When Jordan Fabyanske was elected vice president of the InterFraternity Council in late 2004, he found he had a lot to learn. "There was a lot I wished I'd known before coming into office," he said.
He ended up filling a journal with the "practical lessons" he gained as vice president, and it grew to be 100 pages long. Eventually, he started to think about ways he -- and others like him -- might use those lessons.
After meeting with MIT Leadership Center Director Mary Schaefer and Associate Director Jonathan Lehrich, Fabyanske, now a senior, launched a pilot Independent Activities Period (IAP) course, "Leading and Changing Campus Organizations," which was held for the first time this year.
The goal of the three-week course, sponsored by the MIT Leadership Center, was to teach students the practical skills they need to lead organizations effectively.
"There are many leadership learning opportunities," said Lehrich. "But one thing people were really looking for was an opportunity to apply classroom lessons to their current life."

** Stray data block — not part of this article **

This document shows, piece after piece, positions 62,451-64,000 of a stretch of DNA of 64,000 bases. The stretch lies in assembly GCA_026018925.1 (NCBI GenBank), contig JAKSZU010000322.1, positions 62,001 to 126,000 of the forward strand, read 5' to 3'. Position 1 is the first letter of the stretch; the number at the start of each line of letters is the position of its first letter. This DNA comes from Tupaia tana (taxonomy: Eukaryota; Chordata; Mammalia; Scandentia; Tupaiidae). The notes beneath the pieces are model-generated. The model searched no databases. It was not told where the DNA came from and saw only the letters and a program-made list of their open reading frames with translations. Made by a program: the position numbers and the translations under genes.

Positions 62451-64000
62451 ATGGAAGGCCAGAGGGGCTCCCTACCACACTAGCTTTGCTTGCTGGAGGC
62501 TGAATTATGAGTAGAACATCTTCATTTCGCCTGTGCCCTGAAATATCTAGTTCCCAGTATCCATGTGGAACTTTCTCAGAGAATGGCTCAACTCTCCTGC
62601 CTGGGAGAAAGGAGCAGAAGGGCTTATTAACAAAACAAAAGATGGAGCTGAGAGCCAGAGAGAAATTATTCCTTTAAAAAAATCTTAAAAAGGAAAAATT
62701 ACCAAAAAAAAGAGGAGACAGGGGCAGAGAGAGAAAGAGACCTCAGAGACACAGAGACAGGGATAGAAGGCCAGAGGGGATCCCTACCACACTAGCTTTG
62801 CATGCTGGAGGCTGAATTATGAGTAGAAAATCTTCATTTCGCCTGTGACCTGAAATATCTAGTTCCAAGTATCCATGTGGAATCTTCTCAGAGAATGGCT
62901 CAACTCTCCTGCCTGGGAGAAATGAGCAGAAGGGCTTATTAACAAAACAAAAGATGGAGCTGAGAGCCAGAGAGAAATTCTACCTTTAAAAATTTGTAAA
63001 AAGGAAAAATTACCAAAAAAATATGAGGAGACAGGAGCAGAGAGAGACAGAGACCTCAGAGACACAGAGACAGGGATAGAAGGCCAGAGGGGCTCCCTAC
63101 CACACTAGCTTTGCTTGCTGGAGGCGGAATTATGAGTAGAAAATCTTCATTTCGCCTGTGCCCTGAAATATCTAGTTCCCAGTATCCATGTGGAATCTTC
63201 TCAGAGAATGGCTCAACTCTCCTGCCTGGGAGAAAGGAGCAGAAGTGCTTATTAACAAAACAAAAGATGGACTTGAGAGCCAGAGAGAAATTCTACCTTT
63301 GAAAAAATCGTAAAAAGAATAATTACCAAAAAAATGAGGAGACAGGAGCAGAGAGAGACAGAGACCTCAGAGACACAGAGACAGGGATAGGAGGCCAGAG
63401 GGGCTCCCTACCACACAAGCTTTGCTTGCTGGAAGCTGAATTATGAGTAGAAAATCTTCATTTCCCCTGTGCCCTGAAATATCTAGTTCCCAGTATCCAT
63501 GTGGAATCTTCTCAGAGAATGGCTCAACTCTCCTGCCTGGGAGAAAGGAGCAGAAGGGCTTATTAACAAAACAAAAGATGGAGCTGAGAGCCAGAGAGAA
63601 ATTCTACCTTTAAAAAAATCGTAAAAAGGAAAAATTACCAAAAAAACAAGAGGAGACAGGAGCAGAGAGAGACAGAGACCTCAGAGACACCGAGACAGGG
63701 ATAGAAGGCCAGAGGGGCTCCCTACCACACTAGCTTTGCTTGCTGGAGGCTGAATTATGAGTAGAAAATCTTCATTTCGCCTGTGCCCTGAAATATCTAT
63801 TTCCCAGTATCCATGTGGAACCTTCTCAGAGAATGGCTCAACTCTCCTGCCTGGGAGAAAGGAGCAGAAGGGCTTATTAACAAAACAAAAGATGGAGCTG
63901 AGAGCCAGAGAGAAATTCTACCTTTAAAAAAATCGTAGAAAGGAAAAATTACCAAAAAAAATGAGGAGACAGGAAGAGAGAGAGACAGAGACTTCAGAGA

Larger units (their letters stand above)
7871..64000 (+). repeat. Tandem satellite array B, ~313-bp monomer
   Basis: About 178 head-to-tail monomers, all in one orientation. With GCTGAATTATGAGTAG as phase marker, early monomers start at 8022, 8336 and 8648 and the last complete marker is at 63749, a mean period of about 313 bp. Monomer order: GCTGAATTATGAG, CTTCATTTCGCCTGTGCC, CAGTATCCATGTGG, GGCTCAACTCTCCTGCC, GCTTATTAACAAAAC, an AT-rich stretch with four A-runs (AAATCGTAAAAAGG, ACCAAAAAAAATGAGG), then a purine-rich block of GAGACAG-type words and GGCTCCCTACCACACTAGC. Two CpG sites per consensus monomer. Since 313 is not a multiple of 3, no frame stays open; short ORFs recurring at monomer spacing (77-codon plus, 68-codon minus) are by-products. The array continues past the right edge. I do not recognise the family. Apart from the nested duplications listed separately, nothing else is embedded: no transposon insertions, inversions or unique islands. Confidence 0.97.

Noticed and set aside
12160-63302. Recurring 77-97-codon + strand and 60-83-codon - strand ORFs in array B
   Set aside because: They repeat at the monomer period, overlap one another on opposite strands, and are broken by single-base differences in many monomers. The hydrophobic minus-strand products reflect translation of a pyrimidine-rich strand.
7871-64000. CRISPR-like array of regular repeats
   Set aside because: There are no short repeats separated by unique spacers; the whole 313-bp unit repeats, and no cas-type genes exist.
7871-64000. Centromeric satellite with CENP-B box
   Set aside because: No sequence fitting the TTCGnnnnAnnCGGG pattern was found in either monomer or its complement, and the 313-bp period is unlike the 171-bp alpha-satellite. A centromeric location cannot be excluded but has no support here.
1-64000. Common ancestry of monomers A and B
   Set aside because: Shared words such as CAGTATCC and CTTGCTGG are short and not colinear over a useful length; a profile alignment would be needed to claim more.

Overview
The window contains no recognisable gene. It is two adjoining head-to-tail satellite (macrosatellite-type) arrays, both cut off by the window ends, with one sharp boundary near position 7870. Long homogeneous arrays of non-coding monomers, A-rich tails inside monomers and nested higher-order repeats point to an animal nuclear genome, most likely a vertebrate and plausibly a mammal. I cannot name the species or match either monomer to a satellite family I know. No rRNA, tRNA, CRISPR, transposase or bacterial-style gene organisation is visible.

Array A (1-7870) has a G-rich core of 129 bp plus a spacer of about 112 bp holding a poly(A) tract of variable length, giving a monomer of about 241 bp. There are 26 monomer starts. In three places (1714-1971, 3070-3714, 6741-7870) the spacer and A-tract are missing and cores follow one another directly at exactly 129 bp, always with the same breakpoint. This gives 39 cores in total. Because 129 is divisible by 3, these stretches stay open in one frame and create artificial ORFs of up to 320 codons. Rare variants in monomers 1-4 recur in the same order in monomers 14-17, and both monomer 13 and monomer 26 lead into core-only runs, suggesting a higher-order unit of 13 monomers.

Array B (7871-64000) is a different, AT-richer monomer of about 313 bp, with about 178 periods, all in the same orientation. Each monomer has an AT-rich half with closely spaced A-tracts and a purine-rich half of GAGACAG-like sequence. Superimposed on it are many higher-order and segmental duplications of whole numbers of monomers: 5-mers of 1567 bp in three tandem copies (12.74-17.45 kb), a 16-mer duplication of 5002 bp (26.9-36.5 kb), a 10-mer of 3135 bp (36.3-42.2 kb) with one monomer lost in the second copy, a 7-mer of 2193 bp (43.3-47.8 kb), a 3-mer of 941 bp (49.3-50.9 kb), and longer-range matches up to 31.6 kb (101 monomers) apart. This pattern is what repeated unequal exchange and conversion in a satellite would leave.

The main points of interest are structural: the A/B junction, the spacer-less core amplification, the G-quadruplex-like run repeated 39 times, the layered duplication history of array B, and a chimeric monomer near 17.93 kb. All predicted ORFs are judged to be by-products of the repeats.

Offered in six 90-minute sessions, the class drew roughly 25 student leaders from several graduate and undergraduate organizations. The classes focused on the skills that make an individual a leader, as well as ways to recruit and engage future leaders. They talked about marketing ideas and how to mobilize group members to take a personal interest in the organization.
The final class discussed how to make a leadership transition -- bringing new leaders onboard while maintaining the integrity of the organization.
During the final class, Chris Rezek (S.B. 1999), former board member of the Institute Foundation/Student Resource Service, spoke about why that group folded in 2001. Joost Bonsen (S.B. 1992 and S.M. 2001), a former leader of the 50K competition, talked about why the 50K continues to thrive.
Bonsen encouraged the students gathered in E51-335 to "keep the big picture in mind," when transitioning out of an organization. "Take pleasure and joy in other people's success," he said.
For students, whose lives are in flux and who typically only spend four years as undergraduates at MIT, the transitions are key to maintaining an organization, said Fabyanske. "One of the main goals [of the IAP course] was to offer something practical," he said.
The class was considered a great success and may be offered next year for credit, said Lehrich.
"My hope is that you will empower your emerging leaders," Fabyanske told the students in the class as they left. "I hope you will encourage people to take courses like this in the future."